Kalista by Metronome introduced their top-line DAC (€30,000 during the launch, €35,000 after). Due in September, the DAC joined an impressive system that included what I believe were Focus Audio loudspeakers and Jadis electronics. While I admired the huge depth on "Bye Bye Huey" from Eighth Blackbird's latest CD (see here), my trusted recording of pianist Murray Perahia playing Handel produced irritating highs and a presentation that was strong on delicacy, but topped off a gray depiction with ringing. This was not the magical sound I'm accustomed to hearing from Jadis.

Purist Audio Design, whose cables are handcrafted in the very red state of TX, has released its 30th Anniversary USB cable ($1500/1m). The cable has a tuned ferrite bead for passive filtering, and proprietary connectors. Also new is their 30th Anniversary AC cable ($15,000/meter), which uses Furutech Nanotechnology AC plugs, a 7-stage filter, and 8-gauge single-crystal silver. Finally, Purist's Analog System Enhancer, originally released on CD in 1992 ($150), is now available on vinyl ($175).

On a track by Amy Winehouse, the sound of this system was very liquid, despite bright highs and a gray midrange.

Raidho Acoustics' new D-4.1 loudspeaker ($110,000/pair in black finish) trickles down from their larger D-5. The "true 3-way Diamond Driver loudspeaker" uses four bass drivers, two 4" midranges, and the same Raidho tweeter as in all their models. The Danish company's wonderful Lars Christensen told me the speaker has upgraded drivers with a new magnet that makes them faster, with lower noise.

Raidho speakers—certainly this one—produce a rich, grounded lower midrange and bass that set them apart. At first, such an initially rich sound came as a relief after listening to one too many wiry, treble-awry, midrange-deficient systems, where gray was passed off as music. Auditioned with a Nagra CD drive, Aavik Acoustics C-300 preamp/DAC/phono, Aavik 150Wpc non-switching class-A/B power amp, and Ansuz cabling, Dave Brubeck's "Unsquare Dance" revealed absolutely solid bass, laudably fast clapping, and great snap.

Still curious as to what was going on with the D-4.1's pronounced lower midrange/upper bass, I asked to hear my CD transfer of the classic analog recording of the radiant soprano Elly Ameling singing Schubert's "Die Sterne" to piano accompaniment. While the Raidho tweeter sounded truly fabulous, every time Ameling descended lower in her range, her voice took on a hooty, cupped quality that darkened the acoustic envelope around the voice and failed to truthfully convey her sound. It was as though she was singing through cupped hands. Piano sound, too, was muffled. This leads me to speculate that as seductive as Raidhos may initially seem, this one in particular, at least in this setup, has the potential to mess with the tonal envelope in ways that are not true to the intentions of both artist and recording engineer. Clearly more listening is in order.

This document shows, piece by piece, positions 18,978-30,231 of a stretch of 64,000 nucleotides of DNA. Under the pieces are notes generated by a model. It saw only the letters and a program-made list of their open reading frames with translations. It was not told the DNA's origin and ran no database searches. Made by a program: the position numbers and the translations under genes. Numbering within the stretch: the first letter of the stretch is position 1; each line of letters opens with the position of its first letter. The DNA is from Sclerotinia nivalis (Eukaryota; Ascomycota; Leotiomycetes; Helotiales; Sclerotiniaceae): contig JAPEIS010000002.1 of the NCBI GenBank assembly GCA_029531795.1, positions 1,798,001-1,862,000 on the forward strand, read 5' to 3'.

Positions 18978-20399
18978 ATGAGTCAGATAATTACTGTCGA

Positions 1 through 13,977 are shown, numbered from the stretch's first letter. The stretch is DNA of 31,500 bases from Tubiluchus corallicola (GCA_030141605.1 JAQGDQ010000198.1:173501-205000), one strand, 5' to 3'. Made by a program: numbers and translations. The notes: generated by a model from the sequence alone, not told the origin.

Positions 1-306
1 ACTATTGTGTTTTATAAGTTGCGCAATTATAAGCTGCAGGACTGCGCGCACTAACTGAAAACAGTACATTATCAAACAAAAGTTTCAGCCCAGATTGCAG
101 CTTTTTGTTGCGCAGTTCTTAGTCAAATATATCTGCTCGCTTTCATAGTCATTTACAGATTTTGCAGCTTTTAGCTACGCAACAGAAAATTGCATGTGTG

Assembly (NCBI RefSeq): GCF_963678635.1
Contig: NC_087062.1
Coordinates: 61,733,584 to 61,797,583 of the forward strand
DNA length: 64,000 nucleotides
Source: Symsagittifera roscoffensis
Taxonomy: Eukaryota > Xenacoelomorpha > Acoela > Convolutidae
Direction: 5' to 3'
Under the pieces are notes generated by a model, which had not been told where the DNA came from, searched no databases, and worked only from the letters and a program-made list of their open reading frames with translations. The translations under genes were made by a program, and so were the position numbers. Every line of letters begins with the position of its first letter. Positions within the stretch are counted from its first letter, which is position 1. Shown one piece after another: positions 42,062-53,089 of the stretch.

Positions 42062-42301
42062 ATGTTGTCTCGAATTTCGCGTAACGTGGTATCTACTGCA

Has MSB set a record with the price of their new Select electrostatic headphone amp ($37,950)? This baby has two Stax-style outputs, balanced analog input and output, and an equalization module for optimization.

In order to listen to music through the Select electrostatic headphone amp, you also need an outboard DAC with enough power to drive it. In fact, the headphone amp was designed with the solid-state MSB Select DAC II (base price $89,950) in mind. "This is the first way to listen to a ladder DAC directly through headphones," said Larry Gullman, company CEO. The Select combo claims 173 dB dynamic range and the lowest jitter clock (33 femtoseconds) in the world. Its price, however, may give you the jitters.

There was no way to listen with another system blasting on the other side of the dividing wall. Instead, I chatted more with Gullman, and discovered that MSB is now shipping the new RCA (single-ended) and XLR (balanced) interconnects they first showed at CES: the Diamond RCA and XLR (balanced) interconnects ($3990/3' pair) and Select Diamond RCA and XLR (balanced) interconnects ($24,950/3' pair).